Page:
Quebecers’ diets have not improved in the past 15 years
Québec City, December 6, 2018 – Despite countless public awareness campaigns on the importance of healthy eating habits, a study led by researchers at Université Laval shows a lack of improvement in Quebecers' diets. According to the study published today on the Canadian Journal of Cardiology website, diet quality among adults in Québec doesn't even earn a passing grade, with an overall score of 55%.
The study was conducted between August 2015 and April 2017, and involved 1,147 subjects from five administrative regions of the province. Participants completed an online questionnaire three different times, detailing their food and beverage consumption over the past 24 hours. Researchers then compared the data they collected to the recommendations in Canada's Food Guide.
Their analysis revealed that only 24% of respondents achieved the recommended intake of vegetables and fruit, barely 12% ate enough whole grain products, and only 39% consumed the recommended number of servings of milk and alternatives. Additionally, 81% of respondents had a higher salt intake than recommended and 74% consumed more than the recommended daily amount of saturated fat.
The global diet quality score among adults in Quebec, which reflects the overall quality of food choices compared to Canada's Food Guide recommendations, is 55%. This score is below the Canadian average of 59% measured in 2004.
A study conducted previously by the same group of researchers suggests that Quebecers are largely unaware of the situation: 75% of respondents thought their diets were good, very good, or excellent, while only 25% thought they were fair or bad. «We note that people tend to overestimate the quality of their diet», said Benoît Lamarche, professor in the School of Nutrition at Université Laval's Faculty of Agriculture and Food Sciences (FSAA) and lead author of the study published today.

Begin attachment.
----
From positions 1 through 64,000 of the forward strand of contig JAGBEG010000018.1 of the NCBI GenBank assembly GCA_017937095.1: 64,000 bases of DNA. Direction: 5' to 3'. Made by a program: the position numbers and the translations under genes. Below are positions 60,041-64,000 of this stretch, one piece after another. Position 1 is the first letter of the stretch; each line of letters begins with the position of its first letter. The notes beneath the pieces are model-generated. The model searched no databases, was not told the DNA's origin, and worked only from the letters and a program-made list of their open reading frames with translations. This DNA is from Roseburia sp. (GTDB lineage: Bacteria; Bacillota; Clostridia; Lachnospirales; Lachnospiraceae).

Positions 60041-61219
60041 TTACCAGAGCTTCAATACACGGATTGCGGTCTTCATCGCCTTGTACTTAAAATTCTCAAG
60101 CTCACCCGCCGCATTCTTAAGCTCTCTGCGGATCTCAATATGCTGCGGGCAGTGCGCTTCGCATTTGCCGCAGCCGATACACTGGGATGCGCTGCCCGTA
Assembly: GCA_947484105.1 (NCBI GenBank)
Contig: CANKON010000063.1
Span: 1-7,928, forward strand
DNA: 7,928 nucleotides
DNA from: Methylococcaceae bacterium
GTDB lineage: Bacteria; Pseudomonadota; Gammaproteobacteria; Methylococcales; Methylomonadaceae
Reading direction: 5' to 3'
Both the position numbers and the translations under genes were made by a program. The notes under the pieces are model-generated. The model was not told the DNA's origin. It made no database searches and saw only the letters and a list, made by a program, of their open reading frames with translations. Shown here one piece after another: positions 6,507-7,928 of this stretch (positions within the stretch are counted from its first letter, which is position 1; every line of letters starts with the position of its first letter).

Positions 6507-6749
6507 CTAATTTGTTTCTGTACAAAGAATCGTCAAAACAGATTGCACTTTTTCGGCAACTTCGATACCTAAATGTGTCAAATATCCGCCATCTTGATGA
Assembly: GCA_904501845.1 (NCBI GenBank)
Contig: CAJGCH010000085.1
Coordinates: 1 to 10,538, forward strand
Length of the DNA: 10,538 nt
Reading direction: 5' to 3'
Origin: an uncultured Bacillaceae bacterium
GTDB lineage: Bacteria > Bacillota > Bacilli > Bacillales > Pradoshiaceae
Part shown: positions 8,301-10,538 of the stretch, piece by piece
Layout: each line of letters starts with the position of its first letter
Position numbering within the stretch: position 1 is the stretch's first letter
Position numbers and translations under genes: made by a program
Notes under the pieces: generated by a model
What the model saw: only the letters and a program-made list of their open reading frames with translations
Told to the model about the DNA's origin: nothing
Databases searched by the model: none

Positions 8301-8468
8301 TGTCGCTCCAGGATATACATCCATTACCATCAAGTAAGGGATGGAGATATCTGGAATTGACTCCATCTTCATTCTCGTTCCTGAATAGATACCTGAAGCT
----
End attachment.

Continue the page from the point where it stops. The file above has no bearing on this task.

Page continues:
Information campaigns aiming to change dietary habits by raising public awareness and encouraging accountability have not produced noticeable results, noted Professor Lamarche, who is also a researcher at Université Laval's Institute of Nutrition and Functional Foods (INAF). «Nutrition education is not enough. We need to diversify our efforts, especially by tackling food environments. If vulnerable communities are given greater access to healthy food, that may help them adopt healthier dietary habits.»
Researchers will be able to test this hypothesis with the NutriQuébec project set to kick off in a few months. «This project, which is part of the Québec government's preventive health policy, aims to track the food choices of tens of thousands of adults over several years», explained the researcher. «That will allow us to measure the impact of government measures, for example a possible sugar tax, on Quebecers' dietary choices.»
Researchers at Université Laval, Université de Sherbrooke, UQTR, and Université de Montréal collaborated to this study. In addition to Benoît Lamarche, authors of the study from Université Laval are Didier Brassard, Catherine Laramée, Louise Corneau, Charles Couillard, Sophie Desroches, Véronique Provencher, Marie-Claude Vohl, Julie Robitaille, Simone Lemieux (FSAA and INAF), and Catherine Bégin (School of Psychology and INAF).